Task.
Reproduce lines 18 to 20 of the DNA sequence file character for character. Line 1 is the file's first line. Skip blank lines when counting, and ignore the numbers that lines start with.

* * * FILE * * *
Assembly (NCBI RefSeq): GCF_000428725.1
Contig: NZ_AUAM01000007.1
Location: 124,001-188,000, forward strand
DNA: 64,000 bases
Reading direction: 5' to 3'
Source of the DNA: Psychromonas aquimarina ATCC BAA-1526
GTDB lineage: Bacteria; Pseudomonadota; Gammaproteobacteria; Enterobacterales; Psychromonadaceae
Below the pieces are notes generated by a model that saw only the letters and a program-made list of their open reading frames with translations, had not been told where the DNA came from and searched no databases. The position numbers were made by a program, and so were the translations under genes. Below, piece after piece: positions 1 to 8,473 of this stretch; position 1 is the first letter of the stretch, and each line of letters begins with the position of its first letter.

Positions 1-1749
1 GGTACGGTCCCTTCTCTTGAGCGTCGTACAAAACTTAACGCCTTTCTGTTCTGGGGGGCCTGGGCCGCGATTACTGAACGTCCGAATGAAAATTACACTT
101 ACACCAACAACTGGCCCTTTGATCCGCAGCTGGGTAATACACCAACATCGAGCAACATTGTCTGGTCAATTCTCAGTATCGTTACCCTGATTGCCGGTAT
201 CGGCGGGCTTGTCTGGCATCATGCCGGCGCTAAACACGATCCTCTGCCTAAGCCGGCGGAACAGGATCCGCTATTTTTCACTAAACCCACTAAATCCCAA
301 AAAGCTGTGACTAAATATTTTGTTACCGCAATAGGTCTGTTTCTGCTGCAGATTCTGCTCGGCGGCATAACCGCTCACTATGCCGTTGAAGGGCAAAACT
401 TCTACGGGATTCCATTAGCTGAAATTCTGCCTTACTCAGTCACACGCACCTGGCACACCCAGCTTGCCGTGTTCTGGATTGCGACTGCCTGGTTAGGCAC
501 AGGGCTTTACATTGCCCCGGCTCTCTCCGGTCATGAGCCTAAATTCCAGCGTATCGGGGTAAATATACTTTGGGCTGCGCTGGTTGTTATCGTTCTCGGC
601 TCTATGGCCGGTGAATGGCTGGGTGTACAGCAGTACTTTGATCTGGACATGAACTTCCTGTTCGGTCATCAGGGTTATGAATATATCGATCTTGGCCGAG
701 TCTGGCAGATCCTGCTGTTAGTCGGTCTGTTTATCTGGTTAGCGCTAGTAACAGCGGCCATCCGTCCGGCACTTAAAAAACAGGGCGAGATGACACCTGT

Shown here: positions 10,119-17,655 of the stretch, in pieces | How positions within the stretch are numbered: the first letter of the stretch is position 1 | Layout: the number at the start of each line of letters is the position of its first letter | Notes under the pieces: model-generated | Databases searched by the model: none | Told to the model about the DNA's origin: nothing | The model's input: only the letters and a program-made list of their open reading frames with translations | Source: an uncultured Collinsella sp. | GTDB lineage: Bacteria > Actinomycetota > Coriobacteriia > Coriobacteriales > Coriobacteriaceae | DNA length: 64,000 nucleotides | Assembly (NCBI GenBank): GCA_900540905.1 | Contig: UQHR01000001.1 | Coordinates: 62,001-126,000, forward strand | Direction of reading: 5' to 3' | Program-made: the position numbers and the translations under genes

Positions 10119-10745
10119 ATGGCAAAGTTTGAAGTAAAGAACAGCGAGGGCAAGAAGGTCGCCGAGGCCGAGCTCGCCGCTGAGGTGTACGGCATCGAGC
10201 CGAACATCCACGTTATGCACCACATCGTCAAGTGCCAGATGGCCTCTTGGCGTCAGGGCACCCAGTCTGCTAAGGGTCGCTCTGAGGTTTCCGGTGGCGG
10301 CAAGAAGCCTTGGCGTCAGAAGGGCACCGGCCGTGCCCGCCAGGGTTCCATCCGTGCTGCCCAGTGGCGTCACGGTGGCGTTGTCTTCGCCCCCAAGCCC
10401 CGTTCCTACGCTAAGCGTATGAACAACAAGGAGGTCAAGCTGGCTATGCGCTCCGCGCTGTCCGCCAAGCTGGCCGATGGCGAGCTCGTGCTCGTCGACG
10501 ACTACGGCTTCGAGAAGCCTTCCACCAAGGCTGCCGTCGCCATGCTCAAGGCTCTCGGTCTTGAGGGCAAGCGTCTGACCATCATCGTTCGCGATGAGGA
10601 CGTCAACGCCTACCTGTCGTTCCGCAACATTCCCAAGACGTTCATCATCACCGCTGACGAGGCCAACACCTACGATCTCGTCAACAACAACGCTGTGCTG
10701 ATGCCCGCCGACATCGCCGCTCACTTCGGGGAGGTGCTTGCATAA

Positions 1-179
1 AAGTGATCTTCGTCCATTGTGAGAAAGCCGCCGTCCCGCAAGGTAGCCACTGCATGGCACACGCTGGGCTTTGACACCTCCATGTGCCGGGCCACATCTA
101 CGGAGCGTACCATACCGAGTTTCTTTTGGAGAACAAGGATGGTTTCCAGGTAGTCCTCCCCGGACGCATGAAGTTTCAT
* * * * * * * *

Shown here: positions 10,119-17,655 of the stretch, in pieces | How positions within the stretch are numbered: the first letter of the stretch is position 1 | Layout: the number at the start of each line of letters is the position of its first letter | Notes under the pieces: model-generated | Databases searched by the model: none | Told to the model about the DNA's origin: nothing | The model's input: only the letters and a program-made list of their open reading frames with translations | Source: an uncultured Collinsella sp. | GTDB lineage: Bacteria > Actinomycetota > Coriobacteriia > Coriobacteriales > Coriobacteriaceae | DNA length: 64,000 nucleotides | Assembly (NCBI GenBank): GCA_900540905.1 | Contig: UQHR01000001.1 | Coordinates: 62,001-126,000, forward strand | Direction of reading: 5' to 3' | Program-made: the position numbers and the translations under genes

Positions 10119-10745
10119 ATGGCAAAGTTTGAAGTAAAGAACAGCGAGGGCAAGAAGGTCGCCGAGGCCGAGCTCGCCGCTGAGGTGTACGGCATCGAGC